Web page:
Beyond RFMOs, becoming an independent coastal state also permits the UK to play a greater role in fisheries matters at the global level, including in ongoing negotiations on fisheries subsidies at the World Trade Organisation and the biennial meetings of the Fisheries Committee of the Food and Agriculture Organisation (FAO), which, among other things, oversees the implementation of the global fisheries principles contained in the Code of Conduct for Responsible Fisheries (CCRF).  Whilst the Code of Conduct is not legally binding, it is a key international policy document, which the UK will need to promote in both its internal actions and in its relations with other states, if it is to be considered a leader in this area.

Sustainable fisheries and trade policy

Another key issue facing the UK is how it should address sustainable fisheries in its trade relations with other countries.  The importance of market measures to ensure fisheries conservation has been recognised in global instruments such as the Code of Conduct for Responsible Fishing. The EU has developed regulations to ensure that fish products entering the Single Market have been caught in a sustainable manner, in particular through Council Regulation No 1005/2008, which permits the EU to suspend trade in fisheries products with countries determined to be supporting illegal, unreported and unregulated fishing.  This regulation introduces a complex supervisory mechanism whereby the fisheries policies and practices of third countries are monitored by the European Commission. 

This regulation will be carried over into UK law at the end of the transition period, with certain modifications to allow the UK fisheries administrations to oversee its implementation.  Nevertheless, there are questions about whether the UK will apply these powers in precisely the same manner as the EU or whether the scheme will be amended in the longer term to introduce a different UK approach.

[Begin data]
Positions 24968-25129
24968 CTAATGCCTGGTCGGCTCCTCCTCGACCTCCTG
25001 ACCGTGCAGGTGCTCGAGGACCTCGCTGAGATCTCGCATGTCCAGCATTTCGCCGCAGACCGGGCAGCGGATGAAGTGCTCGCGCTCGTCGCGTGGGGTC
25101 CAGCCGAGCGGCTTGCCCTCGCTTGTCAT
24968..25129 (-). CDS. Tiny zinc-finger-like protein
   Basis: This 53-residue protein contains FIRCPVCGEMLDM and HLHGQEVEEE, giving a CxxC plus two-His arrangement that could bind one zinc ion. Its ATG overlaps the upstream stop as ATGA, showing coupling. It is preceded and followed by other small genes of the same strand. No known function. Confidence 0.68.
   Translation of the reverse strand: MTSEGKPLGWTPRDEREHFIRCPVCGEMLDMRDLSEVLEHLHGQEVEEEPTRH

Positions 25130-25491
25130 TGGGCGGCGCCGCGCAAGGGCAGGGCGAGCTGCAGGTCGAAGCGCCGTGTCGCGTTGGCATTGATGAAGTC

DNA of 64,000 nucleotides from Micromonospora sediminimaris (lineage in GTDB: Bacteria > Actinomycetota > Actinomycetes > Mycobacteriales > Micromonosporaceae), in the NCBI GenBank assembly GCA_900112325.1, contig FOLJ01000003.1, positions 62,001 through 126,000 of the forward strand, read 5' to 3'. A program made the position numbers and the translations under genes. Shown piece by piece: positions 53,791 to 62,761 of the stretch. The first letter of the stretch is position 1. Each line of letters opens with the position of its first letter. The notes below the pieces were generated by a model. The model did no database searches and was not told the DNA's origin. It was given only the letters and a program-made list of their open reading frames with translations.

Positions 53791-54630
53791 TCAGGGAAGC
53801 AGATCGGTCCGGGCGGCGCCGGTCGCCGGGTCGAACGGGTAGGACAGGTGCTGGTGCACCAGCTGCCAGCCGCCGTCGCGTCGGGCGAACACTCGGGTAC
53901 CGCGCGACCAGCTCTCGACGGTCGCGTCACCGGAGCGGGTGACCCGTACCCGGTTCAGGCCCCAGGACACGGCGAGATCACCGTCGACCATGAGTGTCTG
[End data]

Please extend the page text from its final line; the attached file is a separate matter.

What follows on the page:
The UK has also committed to ensuring that any future trade agreements embed sustainability and environmental goals and it would be possible for the UK to include specific provisions to promote sustainable fisheries in any future Free Trade Agreement as some other countries have begun to do.

The UK as champion of sustainable fisheries?

Once the transition period expires at the end of this year (assuming there is no extension), the UK will find itself in a position to be able to develop its own policies in relation to fisheries matters on the international stage for the first time in many decades.  In doing so, the UK indicated in its 2018 Sustainable Fisheries White Paper that it intended to be a ‘champion’ of sustainable fisheries.  We will have to wait and see whether its actions meet this ambition, although its ability to influence discussions at the regional and global levels will also depend upon its skills of diplomacy, persuasion, coalition-building, and brokering compromise. Leading by example will be critical in this process. 

Whilst many of the issues discussed in this blog concern international relations, which are reserved matters for the purposes of the devolution settlement, it is important that the UK Government proactively engages with the devolved administrations in order to ensure that there is broad support for its international fisheries policies, particularly given the importance of these issues for the Scottish fishing fleet.  

James Harrison, Professor of Environmental Law, University of Edinburgh